Law enforcement officials in Eagle Pass, Texas, who deal with massive numbers of illegal immigrants each day, aren’t sympathetic to New York leaders’ complaints about migrant arrivals.
New York City was caring for roughly 60,000 migrants, including 20,000 children, at the end of August, which the Democratic Mayor Eric Adams said will “destroy” the city. Meanwhile, the city of Eagle Pass, which has roughly 28,000 residents, has seen thousands of migrants enter each week, leading the mayor to declare an emergency.
Maverick County Chief Sheriff’s Deputy Roberto De Leon and Constable Joe Mike Beattie, who both operate in Eagle Pass, told the DCNF that Eagle Pass has to deal with an extreme set of circumstances with far fewer resources than New York City.
The southern border in Eagle Pass, Texas pic.twitter.com/d0FzWdAavi
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“We’re all dealing with it and some have the worst case scenario in their community. I know New York … is a big city that can probably handle the load of immigrants going into their city, maybe a little bit better than we are doing right now, because we have them under the bridge,” De Leon said.
In August alone, Border Patrol encountered roughly 181,000 migrants that crossed illegally across the entire southern border.
“As a small department, our resources are strained. The people of this county are the ones feeling the effects of this constant surge. Our response times to service calls have severely diminished, with one deputy assigned to the precinct and others on the riverfront. Where my resources should be. they are not,” Beattie said.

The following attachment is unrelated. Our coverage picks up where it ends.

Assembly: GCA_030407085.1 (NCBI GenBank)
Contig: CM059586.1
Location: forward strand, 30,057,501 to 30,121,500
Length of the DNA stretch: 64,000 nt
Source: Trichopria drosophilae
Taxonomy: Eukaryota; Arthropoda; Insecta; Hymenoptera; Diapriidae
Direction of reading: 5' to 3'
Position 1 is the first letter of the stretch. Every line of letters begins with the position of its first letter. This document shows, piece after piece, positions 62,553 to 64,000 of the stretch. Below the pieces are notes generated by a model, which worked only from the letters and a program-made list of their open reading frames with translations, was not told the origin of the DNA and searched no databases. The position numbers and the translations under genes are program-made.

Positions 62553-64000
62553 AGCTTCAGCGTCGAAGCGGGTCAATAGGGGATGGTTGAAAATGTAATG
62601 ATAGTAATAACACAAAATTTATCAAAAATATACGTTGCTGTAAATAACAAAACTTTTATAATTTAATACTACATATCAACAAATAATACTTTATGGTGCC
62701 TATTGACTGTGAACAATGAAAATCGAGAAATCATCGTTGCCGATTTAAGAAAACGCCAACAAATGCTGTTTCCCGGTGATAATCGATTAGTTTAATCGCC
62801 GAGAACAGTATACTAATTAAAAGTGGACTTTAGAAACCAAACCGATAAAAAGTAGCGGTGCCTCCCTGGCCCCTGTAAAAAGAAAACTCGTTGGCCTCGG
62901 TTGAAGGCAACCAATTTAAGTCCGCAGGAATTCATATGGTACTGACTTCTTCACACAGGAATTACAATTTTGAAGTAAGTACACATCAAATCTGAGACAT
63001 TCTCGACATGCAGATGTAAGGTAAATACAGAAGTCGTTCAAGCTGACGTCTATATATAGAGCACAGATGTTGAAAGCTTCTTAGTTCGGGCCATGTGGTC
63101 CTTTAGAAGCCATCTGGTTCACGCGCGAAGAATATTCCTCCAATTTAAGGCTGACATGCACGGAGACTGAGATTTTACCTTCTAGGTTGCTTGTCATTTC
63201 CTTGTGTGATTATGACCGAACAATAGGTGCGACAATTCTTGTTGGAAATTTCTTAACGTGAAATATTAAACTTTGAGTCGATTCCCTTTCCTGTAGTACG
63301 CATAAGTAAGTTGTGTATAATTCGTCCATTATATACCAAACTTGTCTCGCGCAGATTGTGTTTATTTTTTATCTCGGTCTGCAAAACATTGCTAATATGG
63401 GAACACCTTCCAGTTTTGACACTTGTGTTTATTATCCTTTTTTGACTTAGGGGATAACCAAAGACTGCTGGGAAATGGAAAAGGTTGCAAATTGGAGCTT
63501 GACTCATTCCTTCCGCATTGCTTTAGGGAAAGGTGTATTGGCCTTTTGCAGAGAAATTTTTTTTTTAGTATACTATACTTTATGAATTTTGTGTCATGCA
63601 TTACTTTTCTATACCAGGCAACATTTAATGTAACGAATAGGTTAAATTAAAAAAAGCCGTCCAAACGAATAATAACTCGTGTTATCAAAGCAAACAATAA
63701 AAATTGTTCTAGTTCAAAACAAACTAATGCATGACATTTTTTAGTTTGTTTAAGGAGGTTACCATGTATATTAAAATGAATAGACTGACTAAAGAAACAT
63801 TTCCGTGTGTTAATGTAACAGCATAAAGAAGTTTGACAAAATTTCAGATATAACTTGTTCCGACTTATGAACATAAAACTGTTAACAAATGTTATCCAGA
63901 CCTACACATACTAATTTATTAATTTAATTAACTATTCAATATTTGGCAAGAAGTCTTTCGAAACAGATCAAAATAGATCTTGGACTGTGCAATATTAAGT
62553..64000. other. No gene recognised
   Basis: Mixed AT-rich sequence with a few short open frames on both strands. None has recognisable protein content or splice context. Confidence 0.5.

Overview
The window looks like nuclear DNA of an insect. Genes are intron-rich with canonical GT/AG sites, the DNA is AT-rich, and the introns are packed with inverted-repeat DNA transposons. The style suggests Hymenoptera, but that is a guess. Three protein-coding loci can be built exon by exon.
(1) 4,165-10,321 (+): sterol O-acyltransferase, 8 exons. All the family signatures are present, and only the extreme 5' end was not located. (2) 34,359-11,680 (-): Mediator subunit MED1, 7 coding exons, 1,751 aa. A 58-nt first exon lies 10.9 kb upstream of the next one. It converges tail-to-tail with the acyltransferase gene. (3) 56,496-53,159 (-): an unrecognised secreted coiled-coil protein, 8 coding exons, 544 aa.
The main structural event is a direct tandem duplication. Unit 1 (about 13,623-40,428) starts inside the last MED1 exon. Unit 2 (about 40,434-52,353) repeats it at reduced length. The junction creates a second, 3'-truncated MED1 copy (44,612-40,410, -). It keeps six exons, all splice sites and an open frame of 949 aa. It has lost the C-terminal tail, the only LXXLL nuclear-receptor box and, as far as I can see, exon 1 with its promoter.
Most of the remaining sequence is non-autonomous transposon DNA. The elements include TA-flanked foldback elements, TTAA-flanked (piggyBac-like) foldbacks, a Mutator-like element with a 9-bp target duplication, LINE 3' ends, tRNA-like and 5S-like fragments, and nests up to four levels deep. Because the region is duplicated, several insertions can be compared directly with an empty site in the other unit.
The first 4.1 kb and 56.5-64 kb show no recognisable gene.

As of Tuesday, Border Patrol’s Del Río sector, which includes Eagle Pass, was 280% over capacity, with more than 2,800 illegal migrants in custody, according to internal agency data exclusively obtained by the DCNF.
As a result, there have been concerns with public safety. The Maverick County Sheriff’s office recently nabbed an illegal immigrant from Peru who was charged in connection to a homicide in Eagle Pass.
“Our families sometimes don’t even go outside anymore, they can’t leave their children outside playing. And I’m not saying every single immigrant has bad intentions, but there are that 1% and that’s what we are dealing with right now,” De Leon said.
Law enforcement chases of smuggling vehicles have also increased from one pursuit per week to at least one per day for just the sheriff’s office, according to De Leon.
“Our community has to deal with that on a daily basis. Driving from home to work now they have to be careful if there’s somebody trying to get away from the police,” De Leon said.
In early September, Adams said New York City would face a 5% budget cut across all programs due to the migrant issue.
Adams deployed flyers to the U.S.-Mexico border in July, warning that the city had run out of room for migrants.
“The cities are not similar by any means. We have a population that is significantly smaller than New York where the resources are more abundant,” Beattie said.
Of all Maverick County residents, 26.2% are impoverished, according to U.S. Census data compiled by Data USA.
“Our single hospital cannot serve everyone. Our first responder personnel are stretched out to the breaking point. Law enforcement has been stretched thin for months now. The people of this town are feeling it,” Beattie said.
“Maybe we should spend a lot more money on not allowing them in the country,” Eagle Pass resident David Jimenez said while playing on the golf course that sits adjacent to the international bridge where hundreds of illegal migrants are processed by Border Patrol.
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